Crocus is one of the most popular flowers in the early- spring garden. Among the approximately 90 known species, there are also species that flower in autumn and winter. The native distribution of the genus Crocus extends from central and southern Europe through the Mediterranean region and North Africa into the Middle East and across Central Asia into western China. Species occupy habitats from sea level to subalpine altitudes, through woodlands to meadows.
The solitary flowers vary dramatically in colour, although purples, yellows and whites predominate. The most popular species in cultivation are Crocus chrysanthus, Crocus flavus, Crocus sieberi, Crocus tommasinianus and Crocus vernus, together with hundreds of varieties and hybrids derived from them. In contrast to their flowers, the grass-like leaves, with their central white stripes, are very similar among species.
The first crocuses seen in north-west Europe were grown from corms transported from Constantinople in the 1560s, and sent to the Flemish botanist Carolus Clusius in Leiden.
A corm is a short, swollen, vertical underground stem with lateral buds that can form new plants, and is used by the plant to store energy reserves. Specialised, scale-like leaves, which form the tunic, protect lateral buds. The tunic is one of the important characters for crocus identification and classification. The crocus stem remains underground; only the flowers and leaves emerge above it.
Corms produce two different types of roots. As new shoots emerge above ground, normal fibrous roots are produced at the base of the corm. A second sort of thick, wrinkled root forms as new corms grow from lateral buds. These contractile roots, which pull the corms into the soil, appear to be formed in response to fluctuating soil temperatures and light levels. Contractile roots do not grow when temperatures are uniform, or when light is absent.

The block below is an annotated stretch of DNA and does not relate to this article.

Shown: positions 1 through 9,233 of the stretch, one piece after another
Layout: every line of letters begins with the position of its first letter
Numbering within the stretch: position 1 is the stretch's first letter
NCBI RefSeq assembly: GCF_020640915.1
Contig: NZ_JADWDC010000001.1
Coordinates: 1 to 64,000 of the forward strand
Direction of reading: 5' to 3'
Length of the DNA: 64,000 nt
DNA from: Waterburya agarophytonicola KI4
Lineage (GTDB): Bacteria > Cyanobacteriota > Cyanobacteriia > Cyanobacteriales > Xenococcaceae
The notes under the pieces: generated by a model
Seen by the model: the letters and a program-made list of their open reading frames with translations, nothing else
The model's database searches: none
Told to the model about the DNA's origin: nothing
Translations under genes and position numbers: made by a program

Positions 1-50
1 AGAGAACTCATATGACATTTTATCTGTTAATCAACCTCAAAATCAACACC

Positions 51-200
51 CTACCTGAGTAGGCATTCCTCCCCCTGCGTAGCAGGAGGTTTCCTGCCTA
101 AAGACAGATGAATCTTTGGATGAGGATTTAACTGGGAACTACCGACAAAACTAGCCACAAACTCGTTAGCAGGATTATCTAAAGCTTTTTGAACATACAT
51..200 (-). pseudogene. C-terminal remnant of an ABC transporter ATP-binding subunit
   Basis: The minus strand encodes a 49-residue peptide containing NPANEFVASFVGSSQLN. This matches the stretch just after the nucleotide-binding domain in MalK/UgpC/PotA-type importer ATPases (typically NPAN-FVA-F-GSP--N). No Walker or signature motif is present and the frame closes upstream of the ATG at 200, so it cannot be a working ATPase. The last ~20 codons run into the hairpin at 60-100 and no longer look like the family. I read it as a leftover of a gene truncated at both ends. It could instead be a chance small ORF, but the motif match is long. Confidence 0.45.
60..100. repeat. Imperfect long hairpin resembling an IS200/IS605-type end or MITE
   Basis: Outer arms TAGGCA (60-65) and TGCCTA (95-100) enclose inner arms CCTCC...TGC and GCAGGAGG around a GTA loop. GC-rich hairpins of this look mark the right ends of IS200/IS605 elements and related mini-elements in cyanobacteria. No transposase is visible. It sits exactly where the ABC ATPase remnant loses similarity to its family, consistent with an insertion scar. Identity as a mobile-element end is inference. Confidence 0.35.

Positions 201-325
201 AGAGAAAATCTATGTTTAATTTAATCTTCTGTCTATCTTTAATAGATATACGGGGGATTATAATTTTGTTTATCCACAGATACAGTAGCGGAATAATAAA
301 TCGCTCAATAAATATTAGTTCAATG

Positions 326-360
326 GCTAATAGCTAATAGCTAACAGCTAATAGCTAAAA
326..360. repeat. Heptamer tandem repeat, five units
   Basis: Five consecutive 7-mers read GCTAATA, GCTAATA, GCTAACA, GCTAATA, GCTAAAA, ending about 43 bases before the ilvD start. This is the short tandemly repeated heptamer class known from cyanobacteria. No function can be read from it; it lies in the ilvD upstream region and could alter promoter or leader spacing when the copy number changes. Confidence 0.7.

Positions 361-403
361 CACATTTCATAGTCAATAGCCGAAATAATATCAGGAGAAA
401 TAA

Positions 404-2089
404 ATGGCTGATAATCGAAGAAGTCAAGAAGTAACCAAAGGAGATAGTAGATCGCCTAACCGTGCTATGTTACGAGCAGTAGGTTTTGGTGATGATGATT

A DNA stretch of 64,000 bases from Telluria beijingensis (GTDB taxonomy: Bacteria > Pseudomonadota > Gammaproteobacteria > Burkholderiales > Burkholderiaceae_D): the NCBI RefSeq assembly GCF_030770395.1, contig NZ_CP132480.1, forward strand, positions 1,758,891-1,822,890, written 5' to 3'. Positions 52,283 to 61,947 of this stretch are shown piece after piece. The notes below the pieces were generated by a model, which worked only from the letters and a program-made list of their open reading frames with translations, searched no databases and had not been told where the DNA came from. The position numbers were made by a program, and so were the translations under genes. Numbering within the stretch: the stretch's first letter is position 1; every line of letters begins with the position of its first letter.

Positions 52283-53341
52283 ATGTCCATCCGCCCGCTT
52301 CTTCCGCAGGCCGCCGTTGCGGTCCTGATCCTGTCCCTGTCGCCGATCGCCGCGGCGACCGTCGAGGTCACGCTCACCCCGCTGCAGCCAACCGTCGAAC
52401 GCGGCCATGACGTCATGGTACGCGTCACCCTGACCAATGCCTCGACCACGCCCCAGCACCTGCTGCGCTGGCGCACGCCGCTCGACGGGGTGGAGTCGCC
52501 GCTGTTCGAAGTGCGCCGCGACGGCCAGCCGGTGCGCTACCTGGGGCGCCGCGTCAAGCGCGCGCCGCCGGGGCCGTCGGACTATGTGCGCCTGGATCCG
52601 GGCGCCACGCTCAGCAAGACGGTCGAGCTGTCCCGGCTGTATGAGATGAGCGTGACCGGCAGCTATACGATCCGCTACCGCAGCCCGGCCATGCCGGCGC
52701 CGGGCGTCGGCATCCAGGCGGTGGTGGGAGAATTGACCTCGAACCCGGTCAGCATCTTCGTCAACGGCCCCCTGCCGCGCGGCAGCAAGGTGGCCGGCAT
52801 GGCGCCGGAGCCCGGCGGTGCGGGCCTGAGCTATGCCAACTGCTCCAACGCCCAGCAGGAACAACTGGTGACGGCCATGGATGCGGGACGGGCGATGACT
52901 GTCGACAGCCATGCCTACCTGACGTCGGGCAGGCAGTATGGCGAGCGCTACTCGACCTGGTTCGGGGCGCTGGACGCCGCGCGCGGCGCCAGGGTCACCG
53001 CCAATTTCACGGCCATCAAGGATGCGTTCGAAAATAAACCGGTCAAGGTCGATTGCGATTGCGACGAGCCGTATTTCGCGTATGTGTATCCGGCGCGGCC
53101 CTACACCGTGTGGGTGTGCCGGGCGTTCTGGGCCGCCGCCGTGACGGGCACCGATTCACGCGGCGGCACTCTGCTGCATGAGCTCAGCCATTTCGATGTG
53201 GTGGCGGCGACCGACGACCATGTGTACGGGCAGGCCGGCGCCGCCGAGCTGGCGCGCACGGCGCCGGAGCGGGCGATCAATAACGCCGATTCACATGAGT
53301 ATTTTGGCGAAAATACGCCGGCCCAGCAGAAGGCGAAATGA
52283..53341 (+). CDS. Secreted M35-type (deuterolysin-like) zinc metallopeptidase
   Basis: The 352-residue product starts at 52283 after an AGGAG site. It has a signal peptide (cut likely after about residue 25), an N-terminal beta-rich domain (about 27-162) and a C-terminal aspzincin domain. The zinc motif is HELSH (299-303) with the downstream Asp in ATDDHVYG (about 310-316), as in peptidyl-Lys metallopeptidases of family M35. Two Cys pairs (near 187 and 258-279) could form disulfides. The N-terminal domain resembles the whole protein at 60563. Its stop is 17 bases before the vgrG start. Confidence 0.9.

Besides their use as ornamentals, the other major use of the genus is as the source of the spice saffron. Saffron comes from the dried, crimson stigmas and styles of Crocus sativus flowers. Saffron has been cultivated and traded for thousands of years in Eurasia, and has the record for being the world's most expensive spice by weight. Approximately 140,000 flowers must be harvested to produce one kilogramme of dried saffron. During the sixteenth century and seventeenth century, saffron was an important crop in parts of southern England, a fact reflected in modern place names such as Saffron Walden in northwestern Essex.
Mathew B 1983. Crocus: A revision of the genus Crocus. Timber Press.
Mathew B et al. 2009. A reassessment of Crocus based on molecular analysis. The Plantsman 8: 50-57.
Petersen G et al. 2008. A phylogeny of the genus Crocus (Iridaceae) based on sequence data from five plastid regions. Taxon 57: 487-499.